Greeves' colorful SunboyZ shoes, which depict a Kiowa superhero, reflect the original twist she puts on her traditional beadwork.

Teri Greeves

Kiowa artist Teri Greeves' beadwork puts a contemporary twist on a traditional craft, gaining her a worldwide audience
Ufer was in his mid-40s when he painted Fantasies, a self-portrait in which he works while an Indian ghost watches and Mrs. Ufer reads.

Walter Ufer

Taos Society painter Walter Ufer blended artistic styles to capture the New Mexico landscape and its resident Indians in everyday pursuits
In his 1832 oil "Timberline" W.H. "Buck" Dunton (1878–1936) emphasizes color, line and form, though viewers can't miss the true focal point of the canvas. (Images: Buffalo Bill Center of the West, Whitney Western Art Museum, Cody, Wyo.)

Whitney Western Art Museum

Merging the old and new West, the Whitney Western Art Museum in Cody, Wyo., holds everything from Remington to Ross
Kendrick captures modern-day cowboys on old-time tintypes, like this timeless image of, from left, Quentin Marburger, Tim Stout, Cliff Foster and Steve Eytcheson at JA Ranch in Paloduro, Texas.

Robb Kendrick

Texas photographer Robb Kendrick turns back the clock to capture today’s cowboys in tintypes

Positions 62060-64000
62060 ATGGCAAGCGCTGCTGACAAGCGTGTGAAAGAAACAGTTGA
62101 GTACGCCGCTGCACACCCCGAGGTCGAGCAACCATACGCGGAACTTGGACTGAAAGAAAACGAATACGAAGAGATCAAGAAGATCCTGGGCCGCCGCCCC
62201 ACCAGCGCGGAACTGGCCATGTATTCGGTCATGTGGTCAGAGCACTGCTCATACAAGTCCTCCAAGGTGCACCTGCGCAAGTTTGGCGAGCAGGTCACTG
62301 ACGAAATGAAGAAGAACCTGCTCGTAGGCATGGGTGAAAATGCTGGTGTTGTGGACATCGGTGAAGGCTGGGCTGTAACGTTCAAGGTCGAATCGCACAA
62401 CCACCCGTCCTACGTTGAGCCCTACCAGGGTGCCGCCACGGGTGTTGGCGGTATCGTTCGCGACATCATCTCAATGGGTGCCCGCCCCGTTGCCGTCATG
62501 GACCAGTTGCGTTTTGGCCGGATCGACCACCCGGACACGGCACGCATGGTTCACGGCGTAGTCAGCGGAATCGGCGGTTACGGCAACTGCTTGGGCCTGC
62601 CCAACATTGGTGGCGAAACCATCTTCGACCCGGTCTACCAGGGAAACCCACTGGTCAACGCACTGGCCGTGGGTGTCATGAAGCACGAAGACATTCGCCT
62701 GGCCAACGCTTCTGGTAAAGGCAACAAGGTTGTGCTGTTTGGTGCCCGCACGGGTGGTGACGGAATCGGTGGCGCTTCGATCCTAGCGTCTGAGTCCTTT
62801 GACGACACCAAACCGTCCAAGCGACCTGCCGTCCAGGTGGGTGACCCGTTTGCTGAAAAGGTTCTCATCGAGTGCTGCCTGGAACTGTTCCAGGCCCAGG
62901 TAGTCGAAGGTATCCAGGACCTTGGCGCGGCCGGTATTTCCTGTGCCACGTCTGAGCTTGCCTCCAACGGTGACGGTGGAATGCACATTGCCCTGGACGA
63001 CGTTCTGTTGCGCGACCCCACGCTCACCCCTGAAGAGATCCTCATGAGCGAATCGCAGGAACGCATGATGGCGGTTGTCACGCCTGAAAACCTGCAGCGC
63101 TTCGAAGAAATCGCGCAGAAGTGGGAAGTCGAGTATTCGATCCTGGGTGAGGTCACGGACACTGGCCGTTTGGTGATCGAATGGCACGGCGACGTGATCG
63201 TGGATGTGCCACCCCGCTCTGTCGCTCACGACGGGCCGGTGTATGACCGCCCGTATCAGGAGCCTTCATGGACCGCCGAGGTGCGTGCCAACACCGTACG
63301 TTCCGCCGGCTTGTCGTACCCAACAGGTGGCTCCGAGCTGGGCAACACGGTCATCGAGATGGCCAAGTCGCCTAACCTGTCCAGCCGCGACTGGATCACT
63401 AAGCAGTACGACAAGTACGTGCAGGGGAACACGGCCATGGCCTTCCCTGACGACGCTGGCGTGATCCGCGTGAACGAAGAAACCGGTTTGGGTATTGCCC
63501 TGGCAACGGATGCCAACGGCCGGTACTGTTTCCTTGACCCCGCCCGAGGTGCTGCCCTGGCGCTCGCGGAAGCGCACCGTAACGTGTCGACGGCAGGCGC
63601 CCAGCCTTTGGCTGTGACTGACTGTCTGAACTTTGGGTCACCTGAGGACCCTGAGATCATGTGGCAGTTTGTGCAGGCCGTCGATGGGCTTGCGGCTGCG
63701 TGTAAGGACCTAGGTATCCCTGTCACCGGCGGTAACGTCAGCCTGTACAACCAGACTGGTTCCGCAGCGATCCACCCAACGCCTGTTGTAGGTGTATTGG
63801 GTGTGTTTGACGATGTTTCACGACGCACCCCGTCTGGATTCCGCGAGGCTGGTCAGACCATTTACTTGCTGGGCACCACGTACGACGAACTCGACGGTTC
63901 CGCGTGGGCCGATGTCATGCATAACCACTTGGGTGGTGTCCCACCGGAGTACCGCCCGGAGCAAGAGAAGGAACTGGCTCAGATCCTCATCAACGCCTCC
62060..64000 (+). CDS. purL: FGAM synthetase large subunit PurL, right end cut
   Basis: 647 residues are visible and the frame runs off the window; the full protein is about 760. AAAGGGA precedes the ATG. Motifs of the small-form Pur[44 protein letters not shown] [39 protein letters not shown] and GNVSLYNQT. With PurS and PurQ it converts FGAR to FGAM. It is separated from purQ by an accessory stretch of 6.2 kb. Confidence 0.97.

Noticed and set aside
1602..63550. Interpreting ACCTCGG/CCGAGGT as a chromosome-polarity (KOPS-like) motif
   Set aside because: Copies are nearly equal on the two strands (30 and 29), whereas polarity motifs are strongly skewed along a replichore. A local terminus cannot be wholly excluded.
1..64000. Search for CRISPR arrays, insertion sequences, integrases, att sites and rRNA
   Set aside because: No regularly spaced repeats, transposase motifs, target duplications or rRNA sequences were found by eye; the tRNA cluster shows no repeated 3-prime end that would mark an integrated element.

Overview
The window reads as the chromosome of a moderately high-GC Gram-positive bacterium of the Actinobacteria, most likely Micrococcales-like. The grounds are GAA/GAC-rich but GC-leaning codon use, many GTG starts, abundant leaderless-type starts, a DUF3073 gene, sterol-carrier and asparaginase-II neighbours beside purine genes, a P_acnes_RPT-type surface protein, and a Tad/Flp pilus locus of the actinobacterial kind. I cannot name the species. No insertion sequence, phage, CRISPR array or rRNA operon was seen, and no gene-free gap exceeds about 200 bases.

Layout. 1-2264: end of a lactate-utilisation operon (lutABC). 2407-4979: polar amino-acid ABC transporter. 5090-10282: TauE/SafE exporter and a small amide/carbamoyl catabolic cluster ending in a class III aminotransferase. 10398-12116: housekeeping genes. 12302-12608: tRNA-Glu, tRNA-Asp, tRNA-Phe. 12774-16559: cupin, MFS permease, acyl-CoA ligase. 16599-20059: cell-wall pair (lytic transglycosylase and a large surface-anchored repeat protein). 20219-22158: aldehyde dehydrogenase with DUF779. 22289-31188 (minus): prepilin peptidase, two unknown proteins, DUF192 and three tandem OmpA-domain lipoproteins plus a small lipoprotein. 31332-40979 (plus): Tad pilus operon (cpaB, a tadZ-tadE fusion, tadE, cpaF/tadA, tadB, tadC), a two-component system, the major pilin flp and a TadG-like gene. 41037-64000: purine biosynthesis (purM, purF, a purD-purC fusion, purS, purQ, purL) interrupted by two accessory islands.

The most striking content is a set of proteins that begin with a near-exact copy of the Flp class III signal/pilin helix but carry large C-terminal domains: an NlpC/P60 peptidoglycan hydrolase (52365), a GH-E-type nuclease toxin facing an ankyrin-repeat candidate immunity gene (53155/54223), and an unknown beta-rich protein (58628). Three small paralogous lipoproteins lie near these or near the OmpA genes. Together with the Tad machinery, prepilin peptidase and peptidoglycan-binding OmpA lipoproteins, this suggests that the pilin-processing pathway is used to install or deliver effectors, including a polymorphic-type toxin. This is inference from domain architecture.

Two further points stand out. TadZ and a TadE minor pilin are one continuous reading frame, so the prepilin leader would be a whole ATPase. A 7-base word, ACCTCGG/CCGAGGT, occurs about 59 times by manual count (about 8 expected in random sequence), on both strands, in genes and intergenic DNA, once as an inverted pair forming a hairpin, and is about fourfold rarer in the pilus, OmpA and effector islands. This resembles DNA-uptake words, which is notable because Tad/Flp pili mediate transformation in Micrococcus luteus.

Frederic Remington

Frederic Remington rendered "Border Patrol" en grisaille, a technique that better enabled engravers to faithfully duplicate an artist’s work

Jack Sorenson

Jack Sorenson, who boasts a unique background with stagecoaches, captures all the drama of an unfolding holdup in "The Attempt on the Stage"
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Allan Houser – Art of the West

Chiricahua Apache artist Allan Houser created nearly 1,000 sculptures in his lifetime, works that gained him international recognition.
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Gary Ernest Smith – Art of the West

Minimalist Gary Ernest Smith maximizes the graphic potential of Billy the Kid's 1881 escape from New Mexico Territory's Lincoln County Courthouse.
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Victor Clyde Forsythe – Art of the West

"First Generation" desert painter Clyde Forsythe captured the "Gunfight at O.K. Corral." It may just be the closest thing we have to an actual photograph of the event.